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Providing evidence to improve practice

Action: Legal protection of forests Forest Conservation

Key messages

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  • Two site comparison studies in Nigeria and Iran found that legal protection of forest increased tree species richness and diversity and the density of young trees. One replicated, paired site study in Mexico found no effect of forest protection on seed density and diversity of trees and shrubs.


Supporting evidence from individual studies


A site comparison study in 2005 in temperate broadleaf forest in Iran (Alijanpour & Mahmoudzadeh 2007) found that forest protection increased the density of young trees. Thirty years after an area was protected, the average number of new trees was higher in protected (530/ha) than in unprotected areas (390/ha). New tree density was monitored in 77 plots (0.1 ha) in one protected and one unprotected forest sites (485 ha each).



A replicated, paired sites study in 1993-2005 in tropical dry forest in Mexico (Ceccon & Hernández 2009) found no effect of forest protection on seed density or diversity of trees and shrubs. The total number of tree and shrub seeds was similar in protected (422/m2) and in disturbed sites (377/m2), as was the number of species/plot (18 in both) and species diversity (Shannon index disturbed: 1.51; protected: 1.66).  Two 10 x 20 m treatment plots were replicated at eight sites: disturbed (intensive cattle grazing, fire wood extraction of >160 ton/year; 0.8 ha) and protected (exclusion of human disturbances since 1993). Viable seeds of trees and shrubs were identified using five seed traps in each treatment plot, which were emptied at monthly intervals in 2004-2005.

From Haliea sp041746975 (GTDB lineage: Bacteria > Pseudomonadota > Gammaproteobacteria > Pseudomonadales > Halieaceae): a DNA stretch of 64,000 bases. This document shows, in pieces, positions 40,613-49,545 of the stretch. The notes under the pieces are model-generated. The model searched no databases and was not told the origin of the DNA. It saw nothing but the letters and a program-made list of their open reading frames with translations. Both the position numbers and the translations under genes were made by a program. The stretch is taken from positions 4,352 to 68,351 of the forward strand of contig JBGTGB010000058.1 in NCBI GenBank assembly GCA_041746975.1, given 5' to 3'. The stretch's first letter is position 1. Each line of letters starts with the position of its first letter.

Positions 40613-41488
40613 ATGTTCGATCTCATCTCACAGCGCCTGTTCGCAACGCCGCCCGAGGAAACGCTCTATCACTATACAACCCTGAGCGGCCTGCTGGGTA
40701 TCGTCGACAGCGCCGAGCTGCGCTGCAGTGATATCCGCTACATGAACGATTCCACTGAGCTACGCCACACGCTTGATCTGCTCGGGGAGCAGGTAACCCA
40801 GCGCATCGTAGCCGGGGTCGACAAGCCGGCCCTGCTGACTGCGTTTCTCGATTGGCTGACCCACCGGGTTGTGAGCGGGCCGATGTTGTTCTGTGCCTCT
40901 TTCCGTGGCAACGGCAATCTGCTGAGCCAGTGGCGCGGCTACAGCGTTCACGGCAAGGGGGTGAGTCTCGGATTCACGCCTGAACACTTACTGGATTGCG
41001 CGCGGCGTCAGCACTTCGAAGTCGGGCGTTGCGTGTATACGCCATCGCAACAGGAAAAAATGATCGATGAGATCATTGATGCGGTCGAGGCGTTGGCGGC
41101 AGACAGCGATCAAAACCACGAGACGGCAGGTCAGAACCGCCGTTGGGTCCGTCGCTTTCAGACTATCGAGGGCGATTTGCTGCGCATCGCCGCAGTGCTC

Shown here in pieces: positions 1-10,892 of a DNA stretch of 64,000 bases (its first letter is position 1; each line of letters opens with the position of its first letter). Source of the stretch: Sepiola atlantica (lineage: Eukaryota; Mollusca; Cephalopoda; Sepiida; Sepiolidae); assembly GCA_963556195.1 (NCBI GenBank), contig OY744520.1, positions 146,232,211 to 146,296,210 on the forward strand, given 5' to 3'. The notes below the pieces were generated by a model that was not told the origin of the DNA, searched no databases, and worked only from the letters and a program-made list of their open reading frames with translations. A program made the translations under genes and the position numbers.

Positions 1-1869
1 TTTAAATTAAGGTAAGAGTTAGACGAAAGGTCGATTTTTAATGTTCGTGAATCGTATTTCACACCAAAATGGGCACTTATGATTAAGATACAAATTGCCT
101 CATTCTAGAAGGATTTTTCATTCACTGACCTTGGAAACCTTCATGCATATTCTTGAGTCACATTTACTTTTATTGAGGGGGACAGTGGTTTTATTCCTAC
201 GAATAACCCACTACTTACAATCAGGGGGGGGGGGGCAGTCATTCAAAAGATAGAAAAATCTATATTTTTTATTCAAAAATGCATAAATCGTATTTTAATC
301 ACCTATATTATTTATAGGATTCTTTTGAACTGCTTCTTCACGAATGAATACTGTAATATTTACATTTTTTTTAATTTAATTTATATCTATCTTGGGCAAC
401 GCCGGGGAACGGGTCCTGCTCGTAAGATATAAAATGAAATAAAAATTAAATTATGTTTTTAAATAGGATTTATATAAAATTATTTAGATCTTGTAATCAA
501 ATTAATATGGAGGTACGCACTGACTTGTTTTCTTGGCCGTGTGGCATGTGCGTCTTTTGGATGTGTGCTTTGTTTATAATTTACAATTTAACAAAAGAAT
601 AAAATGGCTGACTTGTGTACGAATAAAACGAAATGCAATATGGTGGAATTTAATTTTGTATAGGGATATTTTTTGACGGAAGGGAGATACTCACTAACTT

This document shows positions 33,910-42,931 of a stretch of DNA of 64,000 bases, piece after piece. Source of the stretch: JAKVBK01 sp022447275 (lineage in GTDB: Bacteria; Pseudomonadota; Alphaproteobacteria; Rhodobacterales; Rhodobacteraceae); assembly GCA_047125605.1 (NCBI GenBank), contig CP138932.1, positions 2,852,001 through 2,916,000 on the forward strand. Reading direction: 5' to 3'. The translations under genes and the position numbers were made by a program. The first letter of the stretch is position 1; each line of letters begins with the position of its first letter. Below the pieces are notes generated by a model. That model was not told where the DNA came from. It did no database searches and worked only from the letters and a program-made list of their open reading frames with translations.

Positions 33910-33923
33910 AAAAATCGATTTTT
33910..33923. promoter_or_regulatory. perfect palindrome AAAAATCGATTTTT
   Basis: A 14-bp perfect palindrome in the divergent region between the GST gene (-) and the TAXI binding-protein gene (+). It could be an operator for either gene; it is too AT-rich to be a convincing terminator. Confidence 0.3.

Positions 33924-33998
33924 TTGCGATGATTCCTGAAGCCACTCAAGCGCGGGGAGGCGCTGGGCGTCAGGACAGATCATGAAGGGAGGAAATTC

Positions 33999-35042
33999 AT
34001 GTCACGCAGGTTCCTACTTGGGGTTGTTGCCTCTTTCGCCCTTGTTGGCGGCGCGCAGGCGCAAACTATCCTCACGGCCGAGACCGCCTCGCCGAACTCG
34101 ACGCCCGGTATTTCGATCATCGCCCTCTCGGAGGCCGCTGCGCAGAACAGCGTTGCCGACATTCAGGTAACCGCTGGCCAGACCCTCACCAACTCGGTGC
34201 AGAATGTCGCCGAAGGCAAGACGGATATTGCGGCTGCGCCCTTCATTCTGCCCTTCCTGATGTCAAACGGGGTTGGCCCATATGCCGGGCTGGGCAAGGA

A site comparison study in tropical moist forest in Nigeria (Adekunle, Olagoke & Ogundare 2010) found that legal protection of forest increased trees species richness and diversity. The number of tree species observed was 46 vs 24, the number of tree families observed was 21 vs 14, and trees diversity (Shannon index) was 3.16 vs 3.04 in a protected forest compared with a logged forest. Trees were sampled in eight 20×20 m plots in one protected forest (constituted as strict nature reserve by the forestry research institute of Nigeria) and one logged forest (where active logging activities are in progress).


Referenced papers

Please cite as:

Agra H., Schowanek S., Carmel Y., Smith R.K. & Ne’eman G. (2019) Forest Conservation. Pages 331-347 in: W.J. Sutherland, L.V. Dicks, N. Ockendon, S.O. Petrovan & R.K. Smith (eds) What Works in Conservation 2019. Open Book Publishers, Cambridge, UK.